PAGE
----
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  • Oral presentation
  • Open Access

Toxic epidermal necrolysis in lenalidomide treated patient with HIV

  • 1Email author,
  • 1,
  • 1,
  • 1,
  • 1,
  • 1 and
  • 1
BMC Infectious Diseases201414 (Suppl 3) :O28

https://doi.org/10.1186/1471-2334-14-S3-O28

  • Published:

Keywords

  • Chronic Kidney Disease
  • Multiple Myeloma
  • Glutathione Peroxidase
  • Thalidomide
  • Herpes Zoster

Introduction

Toxic Epidermal Necrolysis (TEN) is a rare and acute life threatening mucocutaneous reaction characterized by extensive necrosis and detachment of the epidermis, most commonly drug induced. Lenalidomide is a derivative of thalidomide used in treatment of multiple myeloma, myelodysplastic syndromes. We present a case of TEN in lenalidomide treated patient of multiple myeloma with HIV.

Case Report

A 58 year old male, a k/c/o chronic kidney disease and multiple myeloma presented to the OPD with diffuse redness and peeling of the skin of 3 days duration associated with intense burning sensation and erosions in the mouth and genitalia. Patient was started on T. Lenalidomide 16 days ago for multiple myeloma. In view of an episode of herpes zoster in the past HIV testing was done which was found to be positive. O/E- multiple erosions were present over the scalp, face trunk and genitalia. There was approximately 60-80% of epidermal detachment and SCORTEN was 4. Nikolsky’s sign positive.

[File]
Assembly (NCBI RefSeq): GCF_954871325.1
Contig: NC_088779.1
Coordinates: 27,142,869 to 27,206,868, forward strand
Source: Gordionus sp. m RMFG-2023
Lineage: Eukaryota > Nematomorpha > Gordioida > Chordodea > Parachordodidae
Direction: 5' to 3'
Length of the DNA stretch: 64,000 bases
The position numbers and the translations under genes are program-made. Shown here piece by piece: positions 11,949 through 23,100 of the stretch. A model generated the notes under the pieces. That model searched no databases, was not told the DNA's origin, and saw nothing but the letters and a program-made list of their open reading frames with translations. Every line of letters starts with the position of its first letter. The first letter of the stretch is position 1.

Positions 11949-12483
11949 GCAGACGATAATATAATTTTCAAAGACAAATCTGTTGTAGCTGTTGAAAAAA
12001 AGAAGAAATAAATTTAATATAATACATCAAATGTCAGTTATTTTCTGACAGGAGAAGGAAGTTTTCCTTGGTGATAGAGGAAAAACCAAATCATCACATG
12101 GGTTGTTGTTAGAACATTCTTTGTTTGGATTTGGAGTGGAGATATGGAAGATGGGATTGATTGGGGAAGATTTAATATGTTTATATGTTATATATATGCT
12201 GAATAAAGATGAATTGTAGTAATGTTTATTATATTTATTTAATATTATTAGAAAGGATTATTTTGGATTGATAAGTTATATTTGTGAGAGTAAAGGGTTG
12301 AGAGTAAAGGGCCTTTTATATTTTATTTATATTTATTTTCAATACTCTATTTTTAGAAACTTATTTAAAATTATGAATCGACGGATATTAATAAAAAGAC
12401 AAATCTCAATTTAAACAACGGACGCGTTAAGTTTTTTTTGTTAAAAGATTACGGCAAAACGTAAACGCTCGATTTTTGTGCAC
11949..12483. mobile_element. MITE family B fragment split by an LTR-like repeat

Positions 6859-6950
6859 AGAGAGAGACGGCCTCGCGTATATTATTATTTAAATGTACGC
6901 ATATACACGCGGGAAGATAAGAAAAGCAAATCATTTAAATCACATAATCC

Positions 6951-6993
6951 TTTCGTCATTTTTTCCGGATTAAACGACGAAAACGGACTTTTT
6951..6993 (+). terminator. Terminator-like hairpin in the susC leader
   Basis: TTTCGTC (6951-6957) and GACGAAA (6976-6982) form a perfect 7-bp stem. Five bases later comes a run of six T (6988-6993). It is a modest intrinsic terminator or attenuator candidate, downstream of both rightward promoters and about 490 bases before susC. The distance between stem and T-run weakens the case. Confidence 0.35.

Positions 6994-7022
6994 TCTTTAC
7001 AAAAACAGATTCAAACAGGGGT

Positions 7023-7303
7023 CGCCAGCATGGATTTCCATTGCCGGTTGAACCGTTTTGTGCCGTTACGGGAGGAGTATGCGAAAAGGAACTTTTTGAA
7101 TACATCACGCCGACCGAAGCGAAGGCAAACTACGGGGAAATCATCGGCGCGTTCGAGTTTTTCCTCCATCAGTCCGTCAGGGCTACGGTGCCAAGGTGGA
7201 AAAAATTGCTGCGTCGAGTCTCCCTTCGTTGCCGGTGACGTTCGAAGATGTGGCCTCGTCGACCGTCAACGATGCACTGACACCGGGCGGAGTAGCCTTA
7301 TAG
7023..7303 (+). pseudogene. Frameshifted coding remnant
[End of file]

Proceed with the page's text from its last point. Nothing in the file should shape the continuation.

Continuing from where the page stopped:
Discussion

Lenalidomide is used as an alternative for thalidomide for its lesser incidence of side effects. HIV infected individuals are deficient in the enzyme glutathione peroxidase which is essential for drug metabolism. Only two cases of SJS, TEN to lenalidomide have been reported so far. The case is presented for its rarity and association with HIV.

Authors’ Affiliations

(1)
Department of Dermatology, Venereology and Leprosy, Sri Ramachandra Medical College, Porur, Chennai, India

Copyright

© Mahalakshmi et al; licensee BioMed Central Ltd. 2014

This article is published under license to BioMed Central Ltd. This is an Open Access article distributed under the terms of the Creative Commons Attribution License (http://creativecommons.org/licenses/by/4.0), which permits unrestricted use, distribution, and reproduction in any medium, provided the original work is properly cited. The Creative Commons Public Domain Dedication waiver (http://creativecommons.org/publicdomain/zero/1.0/) applies to the data made available in this article, unless otherwise stated.

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